There are a great many examples of ethics in the Harry Potter books. Choosing between what is right and what is easy is at the core of many decisions taken by our hero. The theme of “Pure bloods” vs. “Mudbloods” raises ethical issues that we can all relate to in one way or another. Social order is clearly defined and of course, contested at times. The DA is a perfect example of resistance to an established order that is considered wrong by those who strive for justice and the right to defend themselves against evil.

 

4. The educational

 

Teaches us how to live a human lifetime under any circumstances. This is the school of life.8

 

With each year Harry grows up, not only physically but emotionally, as one would expect. This young man however, grows in ways far beyond his years. His early childhood with the Dursleys after the violent death of his parents could have turned him into an insecure or bitter person, but he somehow develops into a confident, loyal and courageous human being. Harry is pure of heart; he is an inspiration for those of us who have suffered at the hands of others who had power over us. As Dumbledore teaches him that love is the strongest protection against Voldermort, he is teaching us that love is what preserves our humanity even in the darkest of times!

 

“One thing that comes out in myths is that at the bottom of the abyss comes the voice of salvation. The black moment is the moment when the real message of transformation is going to come. At the darkest moment comes the light.” 9


Sounds familiar doesn’t it?

 

What makes Harry Potter a much needed myth for our time, what catches us, is a fresh new look at the universe that surrounds us and that we thought we knew, a sense of mystery as we learn the way of the world we live in, a questioning of the social order and ethics that rule our life, and finally, a way out of the darkness of pain and loneliness.

 

Harry the Hero

 

Joseph Campbell describes a hero as

 

“someone who has given his or her life to something bigger than oneself […]. The usual hero adventure begins with someone from whom something has been taken […]. This person then takes off on a series of adventures beyond the ordinary, either to recover what has been lost or to discover some life-giving elixir. It’s usually a cycle, a going and a returning.” 10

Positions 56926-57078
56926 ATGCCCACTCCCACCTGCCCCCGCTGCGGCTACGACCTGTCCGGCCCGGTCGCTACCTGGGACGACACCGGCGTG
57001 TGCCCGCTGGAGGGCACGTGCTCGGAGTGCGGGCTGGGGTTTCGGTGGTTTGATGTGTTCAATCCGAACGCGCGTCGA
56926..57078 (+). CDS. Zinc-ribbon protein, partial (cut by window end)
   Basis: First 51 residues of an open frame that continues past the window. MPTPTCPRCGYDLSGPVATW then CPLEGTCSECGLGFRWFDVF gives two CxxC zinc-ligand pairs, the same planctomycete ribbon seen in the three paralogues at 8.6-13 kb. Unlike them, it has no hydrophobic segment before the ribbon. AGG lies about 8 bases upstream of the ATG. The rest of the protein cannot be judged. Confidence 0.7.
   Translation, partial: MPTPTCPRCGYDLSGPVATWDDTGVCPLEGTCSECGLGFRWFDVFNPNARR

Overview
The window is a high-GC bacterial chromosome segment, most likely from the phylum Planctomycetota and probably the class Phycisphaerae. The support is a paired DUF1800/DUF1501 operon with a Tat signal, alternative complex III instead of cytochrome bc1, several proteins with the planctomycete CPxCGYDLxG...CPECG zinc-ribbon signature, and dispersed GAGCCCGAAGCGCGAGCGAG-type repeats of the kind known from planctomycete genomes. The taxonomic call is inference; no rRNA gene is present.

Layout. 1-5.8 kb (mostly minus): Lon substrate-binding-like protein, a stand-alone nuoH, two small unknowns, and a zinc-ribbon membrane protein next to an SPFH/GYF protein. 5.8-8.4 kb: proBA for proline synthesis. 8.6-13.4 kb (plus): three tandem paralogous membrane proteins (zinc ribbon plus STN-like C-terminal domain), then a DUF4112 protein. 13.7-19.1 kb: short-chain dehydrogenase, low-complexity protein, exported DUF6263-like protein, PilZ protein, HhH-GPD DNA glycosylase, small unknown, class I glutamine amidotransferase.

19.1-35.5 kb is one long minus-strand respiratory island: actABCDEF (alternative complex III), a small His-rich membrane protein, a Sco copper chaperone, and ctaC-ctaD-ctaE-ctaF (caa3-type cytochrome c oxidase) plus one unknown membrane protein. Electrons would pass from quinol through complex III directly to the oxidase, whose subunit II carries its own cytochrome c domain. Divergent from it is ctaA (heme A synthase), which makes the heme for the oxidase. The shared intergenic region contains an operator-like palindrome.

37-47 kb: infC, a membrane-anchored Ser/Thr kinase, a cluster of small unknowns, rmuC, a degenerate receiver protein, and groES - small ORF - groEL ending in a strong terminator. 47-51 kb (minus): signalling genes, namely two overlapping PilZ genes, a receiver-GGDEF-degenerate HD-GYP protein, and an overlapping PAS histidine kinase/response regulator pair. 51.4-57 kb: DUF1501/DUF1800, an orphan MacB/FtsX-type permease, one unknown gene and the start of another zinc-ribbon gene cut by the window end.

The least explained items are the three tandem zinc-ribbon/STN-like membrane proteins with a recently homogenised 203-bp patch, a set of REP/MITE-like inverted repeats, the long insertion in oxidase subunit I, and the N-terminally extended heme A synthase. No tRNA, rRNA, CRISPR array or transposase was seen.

In the context of this quote, we see that Harry has given (devoted) his life to defeating Voldermort, the most powerful evil wizard of the time, and his followers. His parents were taken from him. He takes off on a series of adventures at Hogwarts, a place quite beyond the ordinary. He cannot recover what he has lost; no one can bring back the dead… So this leaves the discovery of some life-giving elixir, life-giving not only to him but to the world around him. What can be more life-giving than love? It is the ultimate cycle: Harry leaves for Hogwarts and will discover, learn to use this life-giving elixir that will transform him into a man, and enable him to bring peace to the Muggle and Wizarding worlds he came from.


Conclusion


Mythology does not tell us what will make us happy, but it shows us what happens when we follow our inner purpose, what brings us fulfillment. It tells us that if we take chances, break the rules if necessary, we find ourselves in an adventure that, in itself becomes its own reward. This means that we may face danger of course, but the alternative is not to make the journey, the hero’s journey, the journey of life.


Harry Potter touches our heart because he, like other heroes before him, reminds us of our own worth and our quest for meaning and purpose. He reminds us that even when we are afraid, we can move forward; that when we are alone, we are not really alone; that when we are not recognized for our accomplishments, what we think of ourselves is more important. The boy wizard lives in all of us who learn to trust again after we have been betrayed. He lives in our longing to belong, to know a home and have loving friends who believe in us. Harry Potter may be braver than we will ever be but his bravery can inspire us in the face of life’s challenges and difficulties. He is the biblical David to the Goliath and in the end, he is the one left standing.


J.K. Rowling’s creative genius and extensive research into ancient mythology from a multitude of cultures has given us what I believe is the first great mythical hero of the 21st century. Thanks Ms. Rowling; he’s just what we needed.


Notes

 

1. Campbell, The Power of Myth, 1.

 

2. Ibid., 4-5.

 

3. New Webster Dictionary

 

4. Campbell, The Power of Myth, 14.

 

5. Ibid., 38.

 

6. Ibid., 39.

 

7. Ibid.

 

8. Ibid.

 

9. Ibid., 44.

 

10. Ibid., 151-152.


Bibliography

 

Campbell, Joseph, with Bill Moyers. The Power of Myth. Anchor, 1991.

 

New Webster Encyclopedic Dictionary of the English Language, Gramercy, 1996.